Placing HR on the agenda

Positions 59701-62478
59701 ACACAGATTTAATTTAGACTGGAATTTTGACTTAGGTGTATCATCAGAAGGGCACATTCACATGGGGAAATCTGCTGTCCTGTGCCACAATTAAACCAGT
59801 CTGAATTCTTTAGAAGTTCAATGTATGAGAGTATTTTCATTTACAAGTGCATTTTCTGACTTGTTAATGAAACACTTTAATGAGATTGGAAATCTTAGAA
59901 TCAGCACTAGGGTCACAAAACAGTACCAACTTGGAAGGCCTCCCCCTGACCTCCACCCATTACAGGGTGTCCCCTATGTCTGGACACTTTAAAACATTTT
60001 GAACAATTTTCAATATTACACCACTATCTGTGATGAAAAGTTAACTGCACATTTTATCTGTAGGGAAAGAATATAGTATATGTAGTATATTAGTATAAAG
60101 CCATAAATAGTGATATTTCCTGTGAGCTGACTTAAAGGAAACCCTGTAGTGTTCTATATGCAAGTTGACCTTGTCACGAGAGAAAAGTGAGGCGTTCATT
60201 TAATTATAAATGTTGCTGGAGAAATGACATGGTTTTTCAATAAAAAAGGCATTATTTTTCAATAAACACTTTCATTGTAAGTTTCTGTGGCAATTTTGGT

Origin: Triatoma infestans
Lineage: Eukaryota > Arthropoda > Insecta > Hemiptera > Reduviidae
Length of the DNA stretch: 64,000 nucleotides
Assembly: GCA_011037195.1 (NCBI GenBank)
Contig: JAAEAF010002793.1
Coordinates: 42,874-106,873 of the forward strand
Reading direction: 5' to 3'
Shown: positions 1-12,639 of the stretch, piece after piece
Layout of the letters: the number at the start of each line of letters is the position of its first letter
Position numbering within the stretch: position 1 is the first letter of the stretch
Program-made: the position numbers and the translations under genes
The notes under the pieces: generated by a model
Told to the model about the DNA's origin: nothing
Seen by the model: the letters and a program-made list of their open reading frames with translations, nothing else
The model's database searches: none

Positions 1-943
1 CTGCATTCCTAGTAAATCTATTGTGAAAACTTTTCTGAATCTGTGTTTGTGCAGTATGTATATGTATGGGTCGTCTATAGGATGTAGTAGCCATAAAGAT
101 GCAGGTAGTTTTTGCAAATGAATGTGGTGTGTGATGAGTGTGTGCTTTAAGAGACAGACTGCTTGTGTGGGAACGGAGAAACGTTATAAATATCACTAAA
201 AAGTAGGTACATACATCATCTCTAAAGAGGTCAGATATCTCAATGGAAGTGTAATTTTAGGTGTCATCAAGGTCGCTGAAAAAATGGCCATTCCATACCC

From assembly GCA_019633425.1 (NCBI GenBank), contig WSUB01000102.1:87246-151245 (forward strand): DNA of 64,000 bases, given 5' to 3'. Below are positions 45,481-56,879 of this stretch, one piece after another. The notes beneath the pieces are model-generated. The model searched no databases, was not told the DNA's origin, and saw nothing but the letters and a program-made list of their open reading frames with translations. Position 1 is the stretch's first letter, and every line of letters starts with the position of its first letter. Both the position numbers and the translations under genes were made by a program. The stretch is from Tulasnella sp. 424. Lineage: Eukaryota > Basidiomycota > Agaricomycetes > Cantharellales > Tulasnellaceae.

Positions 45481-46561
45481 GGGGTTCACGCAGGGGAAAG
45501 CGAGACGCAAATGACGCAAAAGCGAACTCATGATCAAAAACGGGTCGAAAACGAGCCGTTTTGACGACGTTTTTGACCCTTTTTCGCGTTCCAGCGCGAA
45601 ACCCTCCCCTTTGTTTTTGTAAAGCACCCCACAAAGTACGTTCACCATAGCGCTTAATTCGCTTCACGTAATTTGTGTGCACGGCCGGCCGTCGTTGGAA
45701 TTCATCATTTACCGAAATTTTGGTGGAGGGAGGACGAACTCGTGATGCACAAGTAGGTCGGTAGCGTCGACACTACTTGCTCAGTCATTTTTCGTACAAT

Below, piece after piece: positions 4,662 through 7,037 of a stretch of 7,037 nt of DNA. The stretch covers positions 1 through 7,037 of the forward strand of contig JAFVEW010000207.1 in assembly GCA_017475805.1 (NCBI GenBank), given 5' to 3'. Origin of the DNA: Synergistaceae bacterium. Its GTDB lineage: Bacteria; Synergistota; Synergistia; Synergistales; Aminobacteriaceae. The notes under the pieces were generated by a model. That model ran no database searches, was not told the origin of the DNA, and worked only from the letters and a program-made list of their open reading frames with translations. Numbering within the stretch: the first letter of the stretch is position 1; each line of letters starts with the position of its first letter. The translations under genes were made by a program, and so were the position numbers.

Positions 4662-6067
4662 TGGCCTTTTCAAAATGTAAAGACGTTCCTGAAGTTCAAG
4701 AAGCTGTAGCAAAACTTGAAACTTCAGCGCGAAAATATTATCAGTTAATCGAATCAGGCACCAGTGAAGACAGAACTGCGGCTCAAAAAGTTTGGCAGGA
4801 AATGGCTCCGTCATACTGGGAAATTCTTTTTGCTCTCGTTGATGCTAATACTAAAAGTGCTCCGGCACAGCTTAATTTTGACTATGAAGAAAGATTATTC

May 12, 2021